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Alexander Line is a civil practitioner, whose practice is focused particularly on the areas of education, social welfare, court of protection, public law, employment and discrimination.
He regularly appears in employment tribunals, county courts and different chambers of the First-Tier Tribunal. He also has High Court, Employment Appeal Tribunal and Upper Tribunal experience.
Alex has developed his practice in education law throughout his time at the Bar. It is an area he is very passionate about. He has a broad range of experience including special educational needs; civil claims involving schools, colleges and universities; claims of discrimination arising in education; internal hearings in schools and universities; fitness to practice issues concerning university students and teachers; admissions and exclusion; and public law claims in the education context.
Alex has experience of all types of statutory appeals within the jurisdiction of the First-tier Tribunal (Special Educational Needs & Disability). He has previous experience of the law under the Education Act 1996 and his practice has developed with the changes to SEN law incorporated by the Children and Families Act 2014.
Representing both appellants and a number of different local authority respondents within this jurisdiction, Alex is an experienced tribunal advocate, an adept at providing pragmatic strategic advice in SEND litigation. He provides regular training on developments in SEN law and litigation strategy.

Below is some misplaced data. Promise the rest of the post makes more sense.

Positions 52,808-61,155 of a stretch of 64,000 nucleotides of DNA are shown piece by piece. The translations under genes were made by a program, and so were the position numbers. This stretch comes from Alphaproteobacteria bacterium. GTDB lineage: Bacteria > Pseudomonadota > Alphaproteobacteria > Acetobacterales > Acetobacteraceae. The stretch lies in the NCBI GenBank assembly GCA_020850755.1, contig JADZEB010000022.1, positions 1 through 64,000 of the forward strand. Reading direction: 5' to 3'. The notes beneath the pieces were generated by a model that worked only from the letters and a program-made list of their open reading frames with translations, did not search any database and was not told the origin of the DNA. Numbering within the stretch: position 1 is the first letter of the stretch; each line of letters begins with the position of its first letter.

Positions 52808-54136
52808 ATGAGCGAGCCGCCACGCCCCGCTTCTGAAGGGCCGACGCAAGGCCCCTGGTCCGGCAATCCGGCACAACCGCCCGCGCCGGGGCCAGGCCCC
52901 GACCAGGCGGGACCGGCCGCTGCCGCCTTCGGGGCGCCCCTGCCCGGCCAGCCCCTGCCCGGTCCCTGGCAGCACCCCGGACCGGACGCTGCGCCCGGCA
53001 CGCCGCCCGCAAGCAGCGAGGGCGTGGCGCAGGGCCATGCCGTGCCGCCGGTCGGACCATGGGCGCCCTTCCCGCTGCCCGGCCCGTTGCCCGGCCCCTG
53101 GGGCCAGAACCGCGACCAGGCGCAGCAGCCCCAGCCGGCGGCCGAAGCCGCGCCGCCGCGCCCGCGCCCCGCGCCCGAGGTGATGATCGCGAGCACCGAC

Alex also has a depth of experience in the area of disability discrimination within the First-tier Tribunal’s jurisdiction under the Equality Act 2010. He is particularly well-suited to representing parties to these claims due to his broader experience of discrimination law arising from his employment practice. He has also been instructed on many occasions in employment tribunal proceedings involving schools, colleges and universities.
An appeal concerning a child with a rare and complex genetic condition called ‘Sub Cortical Laminar Band Heterotopia’, which resulted in global difficulties affecting her cognitive profile and with specific learning needs in connection to her speech and language. The appeal involved the consideration of complex medical evidence from Neuropsychologists; Educational Psychologists; Speech and Language Therapists; Occupational Therapists; and Physiotherapists.
A claim against the governing body of a local authority school for disability discrimination arising from the permanent exclusion of a child with ADHD. The circumstances of the exclusion related to a physical attack on another pupil.
An appeal concerning a child with severe and multiple specific learning needs resulting from a diagnosis of ASD and ADHD. The appeal involved arguments over the distinction between educational and social welfare needs as a costly waking day provision was sought at £200,000 per annum.
An appeal concerning a child with a diagnosis of ASD and ADHD whose parents were seeking an Applied Behavior Analysis (‘ABA’) approach to her education.
An appeal concerning a young person in his early twenties with a diagnosis of Downs Syndrome, who was seeking a costly residential placement with a functioning restaurant and cafeteria which he could work in, so that he could gain vocational qualifications.